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Judy Thorburn's Movie Reviews

The Hunted

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Judy Thorburn

The Hunted

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Flick Chicks Chick-O-Meter The Flick Chicks, film, video, movie reviews, critics, Judy Thorburn, Victoria Alexander, Polly Peluso, Shannon Onstot, Jacqueline Monahan, Tasha ChemplavilFlick Chicks Chick-O-Meter The Flick Chicks, film, video, movie reviews, critics, Judy Thorburn, Victoria Alexander, Polly Peluso, Shannon Onstot, Jacqueline Monahan, Tasha ChemplavilFlick Chicks Chick-O-Meter The Flick Chicks, film, video, movie reviews, critics, Judy Thorburn, Victoria Alexander, Polly Peluso, Shannon Onstot, Jacqueline Monahan, Tasha ChemplavilFlick Chicks Chick-O-Meter The Flick Chicks, film, video, movie reviews, critics, Judy Thorburn, Victoria Alexander, Polly Peluso, Shannon Onstot, Jacqueline Monahan, Tasha ChemplavilFlick Chicks Chick-O-Meter The Flick Chicks, film, video, movie reviews, critics, Judy Thorburn, Victoria Alexander, Polly Peluso, Shannon Onstot, Jacqueline Monahan, Tasha Chemplavil

“’THE HUNTED” CAPTURES OVERUSED CHASE FORMULA

If you’ve seen First Blood, the Sylvester Stallone flick of 20 odd years ago, or the more recent The Fugitive, than you’re not in for much of anything new. It’s just a more updated version. Like in The Fugitive, Tommy Lee Jones once again portrays the pursuer, hot on the trail of a man wanted for murder. What’s added is an introduction voice-over by the original Man In Black, Johnny Cash, reciting some Old Testament verse about God demanding Abraham to “kill me a son”.  It’s supposed to be a lead in to what’s coming, but is more of a pretentious use of the quote, since it is not really justified. The Bible refers to faith and trust and the symbolism here doesn’t come close, even though it does try to send a message about man’s inner struggle with good and evil.

The story opens up in 1999 war torn Kosovo, and graphically depicts a covert operation taking place.  An elite team of Special Armed Forces have gone in to stop the ethnic killings of Albanians in a village, and to murder the  Serbian Commander in charge of the atrocity. Benecio del Toro is Aaron Hallam, the killing machine, who receives a Silver Medal of Valor upon his return home, but is haunted by the memories of the crimes he witnessed and the brutal acts of murder he, himself, perpetuated.  Fast forward to 2003, and Aaron appearing to having cracked, has escaped into the wilderness where he acts as a one man zealous PETA activist, systematically utilizing his training to kill and mutilate deer hunters without the use of a gun. Meanwhile, retired military contractor L.T. Bonham (Tommy Lee Jones) is living in the snowy mountains of British Columbia, where he is now working for a wildlife firm, tracking and protecting forest animals.  When FBI agent Abby Durrell (the attractive, underused Connie Nielson, Gladiator, One Hour Photo), realizes this killer is more than her men can handle, she calls in L.T. to track down and capture his former student, who he trained in everything he knows about survival techniques and how to be a skillful assassin.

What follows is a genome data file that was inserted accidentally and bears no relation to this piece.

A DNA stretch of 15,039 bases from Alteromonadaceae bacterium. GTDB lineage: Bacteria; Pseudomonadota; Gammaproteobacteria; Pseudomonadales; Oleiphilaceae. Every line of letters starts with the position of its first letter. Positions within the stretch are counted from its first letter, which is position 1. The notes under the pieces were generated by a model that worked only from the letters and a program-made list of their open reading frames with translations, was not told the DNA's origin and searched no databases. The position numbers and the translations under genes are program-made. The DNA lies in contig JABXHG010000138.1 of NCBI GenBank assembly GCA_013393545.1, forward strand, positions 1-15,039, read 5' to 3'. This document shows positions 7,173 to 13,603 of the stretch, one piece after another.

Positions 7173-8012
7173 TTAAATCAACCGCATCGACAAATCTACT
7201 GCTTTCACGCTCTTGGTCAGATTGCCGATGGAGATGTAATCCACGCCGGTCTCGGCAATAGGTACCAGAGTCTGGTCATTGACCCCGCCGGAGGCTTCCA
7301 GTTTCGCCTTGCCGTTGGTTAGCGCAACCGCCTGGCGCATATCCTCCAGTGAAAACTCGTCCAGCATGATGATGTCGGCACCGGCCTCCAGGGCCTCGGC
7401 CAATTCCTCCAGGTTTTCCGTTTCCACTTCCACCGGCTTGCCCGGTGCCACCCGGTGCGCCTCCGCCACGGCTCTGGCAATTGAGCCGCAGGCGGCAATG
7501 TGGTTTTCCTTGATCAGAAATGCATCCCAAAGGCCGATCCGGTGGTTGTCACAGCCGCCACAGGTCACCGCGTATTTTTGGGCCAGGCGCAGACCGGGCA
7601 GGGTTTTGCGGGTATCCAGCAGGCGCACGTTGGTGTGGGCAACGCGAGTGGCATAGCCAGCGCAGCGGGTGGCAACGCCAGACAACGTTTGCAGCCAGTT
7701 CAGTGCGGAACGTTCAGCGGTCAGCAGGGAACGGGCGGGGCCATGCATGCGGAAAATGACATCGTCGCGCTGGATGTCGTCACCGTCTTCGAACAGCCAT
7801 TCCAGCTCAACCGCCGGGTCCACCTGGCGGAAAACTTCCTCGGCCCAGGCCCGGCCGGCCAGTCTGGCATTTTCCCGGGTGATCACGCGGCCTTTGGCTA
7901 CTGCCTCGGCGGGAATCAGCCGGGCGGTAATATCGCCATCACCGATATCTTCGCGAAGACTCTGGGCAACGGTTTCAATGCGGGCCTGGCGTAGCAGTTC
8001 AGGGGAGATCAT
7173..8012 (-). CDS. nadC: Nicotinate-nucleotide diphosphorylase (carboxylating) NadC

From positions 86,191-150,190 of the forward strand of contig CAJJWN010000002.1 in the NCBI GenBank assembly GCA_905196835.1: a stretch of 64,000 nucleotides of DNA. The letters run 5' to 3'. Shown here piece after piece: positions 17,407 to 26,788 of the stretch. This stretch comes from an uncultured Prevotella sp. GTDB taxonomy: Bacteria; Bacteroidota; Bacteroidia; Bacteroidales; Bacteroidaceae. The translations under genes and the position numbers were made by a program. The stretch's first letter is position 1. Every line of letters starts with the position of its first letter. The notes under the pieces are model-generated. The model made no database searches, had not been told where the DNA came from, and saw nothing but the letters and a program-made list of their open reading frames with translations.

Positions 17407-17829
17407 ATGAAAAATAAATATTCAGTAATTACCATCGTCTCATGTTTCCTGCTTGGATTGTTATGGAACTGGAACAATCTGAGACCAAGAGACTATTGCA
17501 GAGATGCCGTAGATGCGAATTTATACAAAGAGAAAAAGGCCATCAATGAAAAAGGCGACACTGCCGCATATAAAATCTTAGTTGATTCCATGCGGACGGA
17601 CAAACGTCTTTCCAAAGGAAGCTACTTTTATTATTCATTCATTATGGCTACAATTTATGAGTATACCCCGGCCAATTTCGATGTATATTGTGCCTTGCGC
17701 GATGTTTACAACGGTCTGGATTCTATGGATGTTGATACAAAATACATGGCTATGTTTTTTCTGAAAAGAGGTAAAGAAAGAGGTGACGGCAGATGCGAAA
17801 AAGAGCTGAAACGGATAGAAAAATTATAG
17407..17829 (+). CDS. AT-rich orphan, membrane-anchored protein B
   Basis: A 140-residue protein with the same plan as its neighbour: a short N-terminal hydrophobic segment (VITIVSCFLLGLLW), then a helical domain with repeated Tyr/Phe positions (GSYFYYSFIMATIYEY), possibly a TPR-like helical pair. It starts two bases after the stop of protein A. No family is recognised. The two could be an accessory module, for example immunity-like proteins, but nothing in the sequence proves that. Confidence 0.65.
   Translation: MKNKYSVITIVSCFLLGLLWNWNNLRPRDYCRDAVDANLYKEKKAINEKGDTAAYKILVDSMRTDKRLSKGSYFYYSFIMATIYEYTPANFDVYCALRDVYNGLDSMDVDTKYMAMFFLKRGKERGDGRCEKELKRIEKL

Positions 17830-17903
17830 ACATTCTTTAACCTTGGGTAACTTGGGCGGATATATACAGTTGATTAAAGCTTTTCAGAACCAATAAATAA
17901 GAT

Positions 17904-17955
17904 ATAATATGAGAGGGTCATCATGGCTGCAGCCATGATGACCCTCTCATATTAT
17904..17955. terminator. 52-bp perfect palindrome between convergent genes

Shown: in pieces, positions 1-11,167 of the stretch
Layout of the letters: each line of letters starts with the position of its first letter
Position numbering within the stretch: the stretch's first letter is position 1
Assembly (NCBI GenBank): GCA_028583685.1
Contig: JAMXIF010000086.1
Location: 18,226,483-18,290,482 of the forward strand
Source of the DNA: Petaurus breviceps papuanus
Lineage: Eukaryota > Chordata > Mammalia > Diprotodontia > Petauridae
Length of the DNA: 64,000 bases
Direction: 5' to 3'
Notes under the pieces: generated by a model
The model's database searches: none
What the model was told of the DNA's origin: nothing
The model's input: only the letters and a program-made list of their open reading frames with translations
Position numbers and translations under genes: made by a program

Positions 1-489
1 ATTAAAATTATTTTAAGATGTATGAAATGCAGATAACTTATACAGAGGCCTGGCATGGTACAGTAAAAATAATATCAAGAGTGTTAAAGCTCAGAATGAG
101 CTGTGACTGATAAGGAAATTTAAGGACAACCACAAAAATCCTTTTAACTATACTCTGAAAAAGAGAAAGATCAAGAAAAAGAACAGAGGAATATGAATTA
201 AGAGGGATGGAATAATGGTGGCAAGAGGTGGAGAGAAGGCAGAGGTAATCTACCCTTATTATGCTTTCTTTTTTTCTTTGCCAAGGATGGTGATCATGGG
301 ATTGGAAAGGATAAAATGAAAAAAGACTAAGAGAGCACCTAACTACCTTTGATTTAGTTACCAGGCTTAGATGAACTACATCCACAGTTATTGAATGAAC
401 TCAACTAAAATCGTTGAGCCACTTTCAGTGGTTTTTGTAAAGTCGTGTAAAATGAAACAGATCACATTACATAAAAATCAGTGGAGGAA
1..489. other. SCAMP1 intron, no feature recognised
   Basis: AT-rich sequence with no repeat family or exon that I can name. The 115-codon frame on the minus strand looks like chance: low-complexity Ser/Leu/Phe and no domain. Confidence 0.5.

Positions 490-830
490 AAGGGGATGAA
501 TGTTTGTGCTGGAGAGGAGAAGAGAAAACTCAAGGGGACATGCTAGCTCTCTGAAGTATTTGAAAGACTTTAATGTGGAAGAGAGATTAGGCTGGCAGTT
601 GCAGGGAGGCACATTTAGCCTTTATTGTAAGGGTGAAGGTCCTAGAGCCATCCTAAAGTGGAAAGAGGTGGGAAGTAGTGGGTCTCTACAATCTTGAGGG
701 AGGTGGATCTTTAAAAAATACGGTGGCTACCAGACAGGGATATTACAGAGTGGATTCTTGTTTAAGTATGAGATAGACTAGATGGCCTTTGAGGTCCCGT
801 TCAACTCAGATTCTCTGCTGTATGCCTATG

Both men carry a heavy burden whether they are aware of it, or not.  L.T. although never having killed, taught others how and carries some guilt. Aaron, on the other hand, cannot sort out the difference between killing to protect or destroy, and must be stopped.  In mental pain and anguish, he had sent letters to L.T. asking for help, but his pleas were ignored. Basically, the story tries to capture a symbolic father/son relationship in such a way stated by Jones’ character when he says “I made him what he is, and I can stop him.”

The movie relies on lots of chase scenes, like the one through the rainy streets of Portland, Oregon, over waterfalls, and mountain terrain. Caleb Deschanel’s cinematography of the Pacific Northwest  and overhead views are gorgeous. And director, William Friedkin(The French Connection, The Exorcist) is in his element creating a tense thriller.  But, there are so many implausible elements and stunts that detract from the story, including the way Benecio’s character is able to forge a weapon out of a piece of steel, and create a boobie trap from two huge pieces of lumber in record time. Also Tommy Lee, in his late fifties, is able to keep up to speed with Benecio, who is thirty seven, and has almost super human strength in man to man combat  with his much younger opponent. The fact that he is stabbed repeatedly, gets impaled with a wooden stake in his thigh, and continues to jump, run and act like nothing happened, is amazing and unbelievable.

Tommy Lee and Benecio are two very good actors who do the best with the script. Not relying on much dialogue, its their facial expressions and body language that captures the intent of their characters. However,  Jones should give this role a rest.  He’s been there and done that one too many times, already. And Benecio needs something more that he can sink his teeth into.  Although there are enough action packed and suspenseful moments, The Hunted can best be described as another testosterone pumped chase film.

That leaves me to cut to the chase…If you don’t catch The Hunted in theatres, don’t worry. It will be captured on video, and available at your local Blockbuster, in no time.